Sheriff Joe Arpaio to use the All-Star Game to draw attention to himself

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For those of you who are unaware, Joe Arpaio is the sheriff of Maricopa County, Arizona.  He’s famous for being a shameless self-promoter, having branded himself “America’s Toughest Sheriff,” doing things like putting prisoners in tents, demagoging the illegal immigration issue and all manner of other stuff.

This stuff isn’t mere harmless grandstanding, however, inasmuch as he has been investigated on numerous occasions for violating prisoners’ civil rights, abusing his power and being a general race-baiting jagoff.

Well, he wasn’t investigated for that last one. He is a suspect in that regard, however.

His latest gambit? Putting prisoner chain gangs out at the All-Star Game in Phoenix next week:

A group of inmates from the sheriff’s holding area for undocumented immigrants, all of whom were convicted of DUI, will join American male and female chains of DUI offenders to send a message about the perils of drunken driving when they pick up trash outside Chase Field next week, Arpaio said.

If someone draws another message about the legal pitfalls of undocumented immigration, all the better.

To the extent this is an anti-illegal immigrant thing it’s pretty weak sauce for Sheriff Joe. When he wants to go after illegals, he does it in a way more straightforward way. This is mostly just an attention whore doing what he does best. And he’s done it before, including at the Super Bowl in Glendale a few years ago.

But whatever the motivation is, I’m sure Bud Selig and all of the other dignitaries at the game are glad that the Midsummer Classic is being used in this way.

Brewers on the brink of their first pennant in 36 years

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A series that had swung back and forth twice already swung back in Milwaukee’s favor last night with a convincing win. That it was convincing — it was not at all close after the second inning — is a key factor heading into today, as Craig Counsell has his bullpen set up nicely to shorten the game if his Brewers can get an early lead.

Josh Hader — who, if you are unaware, has not allowed a run and has struck out 12 batters in seven innings of postseason work — did not pitch yesterday or in Game 5. As such, he’s had three full days off. Given that this is a win or go home day and, if they win, he’s guaranteed two more days off before the World Series, he’s good for two innings and could very well go for three. That’s not what you want if you’re the Dodgers.

But it gets worse. Jeremy Jeffress pitched last night but it was only one pretty easy inning, so he could go two if he has to. Corey Knebel pitched an inning and two-thirds but he could probably give Counsell an inning of work if need be. Joakim Soria didn’t pitch at all yesterday. Between those guys and the less important relievers, all of whom save Brandon Woodruff are all pretty fresh, the Dodgers aren’t going to have any easy marks.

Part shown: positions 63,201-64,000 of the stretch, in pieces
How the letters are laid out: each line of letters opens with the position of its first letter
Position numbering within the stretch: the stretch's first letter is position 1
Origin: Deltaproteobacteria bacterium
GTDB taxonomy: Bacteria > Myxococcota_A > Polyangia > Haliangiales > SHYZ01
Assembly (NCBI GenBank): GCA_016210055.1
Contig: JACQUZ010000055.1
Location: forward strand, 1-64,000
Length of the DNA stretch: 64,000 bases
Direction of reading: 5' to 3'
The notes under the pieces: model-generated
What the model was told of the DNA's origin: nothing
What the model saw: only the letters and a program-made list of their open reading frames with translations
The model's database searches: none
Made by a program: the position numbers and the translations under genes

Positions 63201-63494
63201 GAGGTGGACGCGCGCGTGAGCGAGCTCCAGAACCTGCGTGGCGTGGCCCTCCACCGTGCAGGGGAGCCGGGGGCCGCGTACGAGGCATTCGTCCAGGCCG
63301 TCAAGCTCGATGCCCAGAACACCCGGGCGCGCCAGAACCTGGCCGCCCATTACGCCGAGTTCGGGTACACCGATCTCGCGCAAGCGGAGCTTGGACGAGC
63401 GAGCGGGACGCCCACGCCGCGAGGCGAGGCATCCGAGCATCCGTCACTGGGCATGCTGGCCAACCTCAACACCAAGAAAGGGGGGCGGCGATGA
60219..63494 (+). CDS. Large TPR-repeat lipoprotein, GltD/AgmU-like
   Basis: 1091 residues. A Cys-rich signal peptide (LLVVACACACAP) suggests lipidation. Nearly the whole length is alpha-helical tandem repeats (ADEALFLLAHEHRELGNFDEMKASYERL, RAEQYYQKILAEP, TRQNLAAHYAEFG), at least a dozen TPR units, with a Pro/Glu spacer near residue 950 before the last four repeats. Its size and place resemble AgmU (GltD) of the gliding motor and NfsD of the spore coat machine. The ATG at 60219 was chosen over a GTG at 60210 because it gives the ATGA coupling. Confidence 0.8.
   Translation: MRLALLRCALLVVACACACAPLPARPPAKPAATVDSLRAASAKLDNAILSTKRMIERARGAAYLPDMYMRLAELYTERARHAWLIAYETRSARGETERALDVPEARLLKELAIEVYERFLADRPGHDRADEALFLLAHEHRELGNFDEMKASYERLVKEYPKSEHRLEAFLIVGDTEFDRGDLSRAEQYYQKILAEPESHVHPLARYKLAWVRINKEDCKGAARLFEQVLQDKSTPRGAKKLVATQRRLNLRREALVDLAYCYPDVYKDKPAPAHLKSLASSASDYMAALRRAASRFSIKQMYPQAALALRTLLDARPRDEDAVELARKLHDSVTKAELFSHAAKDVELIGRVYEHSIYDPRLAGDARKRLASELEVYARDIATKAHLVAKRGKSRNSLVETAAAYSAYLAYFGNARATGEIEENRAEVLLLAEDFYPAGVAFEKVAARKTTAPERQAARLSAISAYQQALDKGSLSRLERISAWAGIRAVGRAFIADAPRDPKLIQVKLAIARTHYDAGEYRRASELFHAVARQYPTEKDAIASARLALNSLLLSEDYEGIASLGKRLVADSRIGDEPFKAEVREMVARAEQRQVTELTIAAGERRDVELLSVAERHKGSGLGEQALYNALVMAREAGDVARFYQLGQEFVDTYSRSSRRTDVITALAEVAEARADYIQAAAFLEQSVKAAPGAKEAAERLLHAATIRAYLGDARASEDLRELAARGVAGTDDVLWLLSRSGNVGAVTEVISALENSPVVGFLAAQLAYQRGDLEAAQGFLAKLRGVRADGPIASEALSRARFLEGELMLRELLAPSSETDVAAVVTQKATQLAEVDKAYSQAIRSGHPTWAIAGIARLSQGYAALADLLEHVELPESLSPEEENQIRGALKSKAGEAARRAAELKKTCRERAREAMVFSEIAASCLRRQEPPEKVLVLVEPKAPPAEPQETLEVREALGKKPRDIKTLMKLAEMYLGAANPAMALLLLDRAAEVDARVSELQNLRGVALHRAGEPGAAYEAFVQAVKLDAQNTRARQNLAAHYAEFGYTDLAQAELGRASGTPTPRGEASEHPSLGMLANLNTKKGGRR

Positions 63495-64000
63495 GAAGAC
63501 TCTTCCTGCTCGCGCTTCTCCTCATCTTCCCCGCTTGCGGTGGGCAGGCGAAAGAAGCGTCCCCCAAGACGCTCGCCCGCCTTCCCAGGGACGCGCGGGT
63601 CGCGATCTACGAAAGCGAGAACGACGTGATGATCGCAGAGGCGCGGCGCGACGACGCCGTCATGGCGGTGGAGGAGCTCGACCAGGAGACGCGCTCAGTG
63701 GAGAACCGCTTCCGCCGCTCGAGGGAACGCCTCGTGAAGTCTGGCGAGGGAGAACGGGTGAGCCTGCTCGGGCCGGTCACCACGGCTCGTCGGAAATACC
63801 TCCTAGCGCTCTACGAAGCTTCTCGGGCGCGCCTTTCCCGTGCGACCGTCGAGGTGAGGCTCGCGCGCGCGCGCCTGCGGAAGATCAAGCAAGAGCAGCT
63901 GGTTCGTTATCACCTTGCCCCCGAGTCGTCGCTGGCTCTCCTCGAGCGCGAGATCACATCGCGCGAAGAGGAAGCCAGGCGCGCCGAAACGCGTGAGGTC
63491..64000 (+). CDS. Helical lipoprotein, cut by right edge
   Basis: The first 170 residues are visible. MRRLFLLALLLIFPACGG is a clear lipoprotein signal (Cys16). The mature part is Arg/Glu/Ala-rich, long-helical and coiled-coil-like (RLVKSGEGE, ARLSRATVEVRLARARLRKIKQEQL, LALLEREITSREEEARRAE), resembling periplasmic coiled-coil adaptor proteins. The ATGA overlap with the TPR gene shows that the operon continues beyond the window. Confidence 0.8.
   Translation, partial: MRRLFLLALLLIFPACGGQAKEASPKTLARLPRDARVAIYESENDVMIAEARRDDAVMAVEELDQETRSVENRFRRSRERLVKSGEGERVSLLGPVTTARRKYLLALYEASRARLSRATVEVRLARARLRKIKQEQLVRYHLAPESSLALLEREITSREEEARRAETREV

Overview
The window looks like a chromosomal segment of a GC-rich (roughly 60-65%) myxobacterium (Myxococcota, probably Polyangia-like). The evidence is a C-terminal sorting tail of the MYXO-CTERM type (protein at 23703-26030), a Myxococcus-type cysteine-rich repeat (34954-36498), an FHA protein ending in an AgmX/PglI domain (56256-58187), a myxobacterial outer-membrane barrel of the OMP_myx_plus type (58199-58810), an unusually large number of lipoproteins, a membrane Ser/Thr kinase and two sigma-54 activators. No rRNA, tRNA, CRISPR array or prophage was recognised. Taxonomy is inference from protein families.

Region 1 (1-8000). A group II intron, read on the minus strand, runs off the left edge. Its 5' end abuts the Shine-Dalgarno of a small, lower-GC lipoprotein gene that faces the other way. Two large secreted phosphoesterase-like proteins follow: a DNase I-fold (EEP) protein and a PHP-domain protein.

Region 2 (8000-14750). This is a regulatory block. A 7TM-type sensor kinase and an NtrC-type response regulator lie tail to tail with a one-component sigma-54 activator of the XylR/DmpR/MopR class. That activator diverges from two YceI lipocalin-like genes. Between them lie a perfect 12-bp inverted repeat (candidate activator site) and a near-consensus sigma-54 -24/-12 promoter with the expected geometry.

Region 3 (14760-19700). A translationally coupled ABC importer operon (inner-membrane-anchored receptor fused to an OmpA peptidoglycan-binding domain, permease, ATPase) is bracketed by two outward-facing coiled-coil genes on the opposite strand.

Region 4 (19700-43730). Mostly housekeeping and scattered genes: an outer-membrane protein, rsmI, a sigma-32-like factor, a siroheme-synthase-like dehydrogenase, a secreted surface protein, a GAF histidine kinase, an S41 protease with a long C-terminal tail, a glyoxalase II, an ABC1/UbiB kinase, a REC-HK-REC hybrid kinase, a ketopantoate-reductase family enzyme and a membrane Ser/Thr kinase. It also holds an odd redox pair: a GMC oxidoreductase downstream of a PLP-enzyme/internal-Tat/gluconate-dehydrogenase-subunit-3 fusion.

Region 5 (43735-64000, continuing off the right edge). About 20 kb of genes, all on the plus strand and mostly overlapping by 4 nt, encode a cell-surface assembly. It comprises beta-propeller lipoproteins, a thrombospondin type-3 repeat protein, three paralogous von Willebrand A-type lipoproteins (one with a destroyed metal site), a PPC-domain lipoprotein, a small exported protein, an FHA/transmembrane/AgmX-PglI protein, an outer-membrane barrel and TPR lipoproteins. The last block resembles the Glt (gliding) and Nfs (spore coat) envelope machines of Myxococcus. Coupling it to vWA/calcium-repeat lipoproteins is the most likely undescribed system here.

But the thing is: Counsell may not need to go that deep given that Jhoulys Chacin, their best starter of the postseason, gets the start. So, yes, in light of that, you have to like the Brewers’ chances tonight, and that’s before you realize that the home crowd is going to be louder than hell.

Not that the Dodgers are going to roll over — it’ll be all hands on deck for them with every pitcher except for Hyun-Jim Ryu available, you figure — but if they’re going to repeat as NL champs, they’re going to have to earn it either by bloodying Chacin’s nose early and neutralizing the threat of facing Hader and company with a lead, or by marching through the teeth of the Brewers bullpen and coming out alive on the other side.
NLCS Game 6

Dodgers vs. Brewers
Ballpark: Miller Park
Time: 8:09 PM Eastern
TV: FS1
Pitchers:  Walker Buehler vs. Jhoulys Chacin
Breakdown:

The most important part of this breakdown — the stuff about the Brewers’ pen — has already been said and, I presume anyway, the starters here will have the shortest of leashes. Chacin’s will be longer, as he has not allowed a run over 10 and a third innings in his first two postseason starts, making him the Brewers’ defacto ace. Every inning he goes tonight makes things much, much harder for the Dodgers once he’s gone as it means Milwaukee will be able to rely more and more on Hader and Jeffress, so the Dodgers had best get to him early.

Buehler has come up weak so far this postseason, having allowed nine runs in 12 innings, including surrendering four runs on six hits over seven innings in Milwaukee’s Game 3 victory. Still, it’s not hard to remember how dominating he was in the second half of the season. If that Buehler shows up and can keep things close, we’ll have a ballgame. If L.A. finds itself in an early hole once again, theirs will be the tallest of orders.